On starting fast: “The first four minutes of the game, the first four minutes of the second half are tone-setters. We pick our five best players that play the best together that can give us the best chance to be successful, right? I mean, that’s why a starting lineup is so important. You want to be good in those two segments and tonight we were good in both, the first four minutes of the game and and even the first four minutes of the second half which, at times, we have struggled (with). We talked a lot about that for this game. Our guys responded.”
On Christian Koloko: “He keeps getting better. His shot blocks, he had three in 10 minutes. We’re trying to inch his minutes up, get him closer to double figures or 12 minutes. Boy, I’ll tell you, he comes in and he’s just different. The same shots that (teams) seem to be able to get around the basket and go in sometimes, they’re eliminated with him. The other thing is, Christian, because we coach him every day in practice, Christian has good hands. As he gets stronger he’s going to be fine in the post. In my mind if we’re playing better as a team he’s a big part of the solution.”
On getting momentum and keeping it: “Confidence comes with momentum. If you make shots, if you play, if you win I think it feels good. But as you know, by our team, we haven’t always handled when things have gone well. We’ve talked a lot about that. It doesn’t mean that it’s going to change.”
On Saturday’s matchup with Oregon: “The game on Saturday is like March Madness. It’s a late-season game. Oregon, their program speaks for itself, I think they’re the preseason favorite to win the conference. They got an outstanding team and coach. They’ve been in the winner’s circle, and they’ve played well against us in McKale. We have to be ready. Last time that we went from a Thursday win (at home) to a Saturday game was USC to UCLA, and UCLA took it us. We have to play with everything we have.
“The teams that can play the best at this time of year, great things happen for them. We want to be that team.”
On Oregon senior guard Payton Pritchard: “Payton is an outstanding player. He’s the heart and soul for Oregon. The fans at Oregon and their program and the fans at Oregon State and their program, I hope they appreciate how good those guys have been for four years, how many games their respective teams have won. They just really represented their programs, their families. They’re really good players too. They’re they’re hard to play against.”
On Oregon’s play late in the season: “They always seem to me to hit their stride in late February, early March. They did last year, they had a great conference tournament, really got themselves in the NCAA Tournament through through that way. But we can’t control them, we have to be ready. And we have to take care of the ball. Oregon, when they turn you over and get key shot blocks, they really benefit tremendously. We’re going to have to be able to guard some really talented players off the dribble. We’re getting better in that area but we’ll be challenged again on Saturday.”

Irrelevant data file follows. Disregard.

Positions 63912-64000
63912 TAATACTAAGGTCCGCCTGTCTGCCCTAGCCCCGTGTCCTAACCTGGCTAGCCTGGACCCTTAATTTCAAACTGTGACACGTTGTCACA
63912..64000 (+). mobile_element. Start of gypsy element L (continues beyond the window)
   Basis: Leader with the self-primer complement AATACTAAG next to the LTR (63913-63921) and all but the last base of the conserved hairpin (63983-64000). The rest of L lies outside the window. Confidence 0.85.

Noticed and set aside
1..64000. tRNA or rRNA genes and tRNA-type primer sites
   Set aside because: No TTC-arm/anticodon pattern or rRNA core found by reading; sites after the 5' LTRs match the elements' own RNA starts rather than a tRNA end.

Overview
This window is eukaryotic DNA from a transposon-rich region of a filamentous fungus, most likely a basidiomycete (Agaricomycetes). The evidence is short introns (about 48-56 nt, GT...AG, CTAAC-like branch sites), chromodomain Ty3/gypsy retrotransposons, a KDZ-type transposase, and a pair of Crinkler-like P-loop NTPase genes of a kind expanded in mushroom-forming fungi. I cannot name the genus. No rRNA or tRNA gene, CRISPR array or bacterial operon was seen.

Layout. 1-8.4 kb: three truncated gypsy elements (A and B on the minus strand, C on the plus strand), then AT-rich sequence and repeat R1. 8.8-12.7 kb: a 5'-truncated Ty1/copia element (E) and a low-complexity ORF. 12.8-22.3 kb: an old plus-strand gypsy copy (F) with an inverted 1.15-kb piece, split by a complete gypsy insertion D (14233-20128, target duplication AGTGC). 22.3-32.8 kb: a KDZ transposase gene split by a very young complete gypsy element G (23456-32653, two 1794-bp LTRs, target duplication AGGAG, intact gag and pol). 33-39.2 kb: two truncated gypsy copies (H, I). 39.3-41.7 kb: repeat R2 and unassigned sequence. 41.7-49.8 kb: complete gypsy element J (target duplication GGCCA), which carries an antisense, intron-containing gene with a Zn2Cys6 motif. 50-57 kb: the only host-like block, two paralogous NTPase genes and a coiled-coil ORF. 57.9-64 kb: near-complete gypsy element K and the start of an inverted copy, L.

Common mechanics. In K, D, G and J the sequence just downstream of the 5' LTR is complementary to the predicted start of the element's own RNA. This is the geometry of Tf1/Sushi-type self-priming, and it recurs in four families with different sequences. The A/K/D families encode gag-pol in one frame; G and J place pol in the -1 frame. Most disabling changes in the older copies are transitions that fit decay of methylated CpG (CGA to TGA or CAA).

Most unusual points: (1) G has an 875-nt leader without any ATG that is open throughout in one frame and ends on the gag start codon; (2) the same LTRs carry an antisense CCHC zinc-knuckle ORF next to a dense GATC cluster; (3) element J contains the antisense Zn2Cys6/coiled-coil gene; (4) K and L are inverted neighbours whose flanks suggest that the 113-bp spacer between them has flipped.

On Dylan Smith fouling out: “Looking back at our Cal and Stanford trip, Dylan Smith was really, really good. Not just on offense, but on defense. He played like a senior. He made big plays, he was consistent. He got in foul trouble tonight and wasn’t able to have the same type of game. Dylan on Saturday is a really big deal. He has to play well, and we need everybody. Ira didn’t play as much tonight, but we need Ira to play well. If you follow us closely, when Ira (Lee) comes in with Christian and gives us energy off the bench, we seem to be a better team. That’s really what we’re going to try to do is get contributions from everybody and really play a great game on Saturday. I think that’s what it’s going to take to beat Oregon.”
On looking upset after calling a timeout during the first half: “We didn’t know who we were guarding. Those are November mistakes, you don’t make that mistake in February. That’s the plane that up beating you. It’s not the last play in the game it’s every play. There’s no excuse for five players to not know who we have. Two of (Jarod) Lucas’ 3-point shots came because we didn’t identify the players that we were guarding. It’s not one player’s fault, it’s everybody’s fault. At Oregon State we gave up four backdoor passes that led to fouls or scores. Four. Tonight we gave them zero. They scored, I think, five (or) seven points under out of bounds against us. Tonight they scored zero. They miss a free throw, we can’t allow them to get offensive rebound.
“It’s the little things at this time of year that mean more because every team is kind of the best version of themselves. You have a lot of players and teams that are playing for a lot, playing their heart out. And it’s those mistakes that we make, that a lot of times come back to haunt us. If we make that mistake on Saturday, and we give (Oregon) six points because we don’t know where to guarding, I mean, it’s gonna be hard to beat Oregon. I’m going to hold the bar incredibly high in those areas, because that’s things that we can control. That’s being a well-prepared team that’s not going to beat themselves. That’s really what that was about.”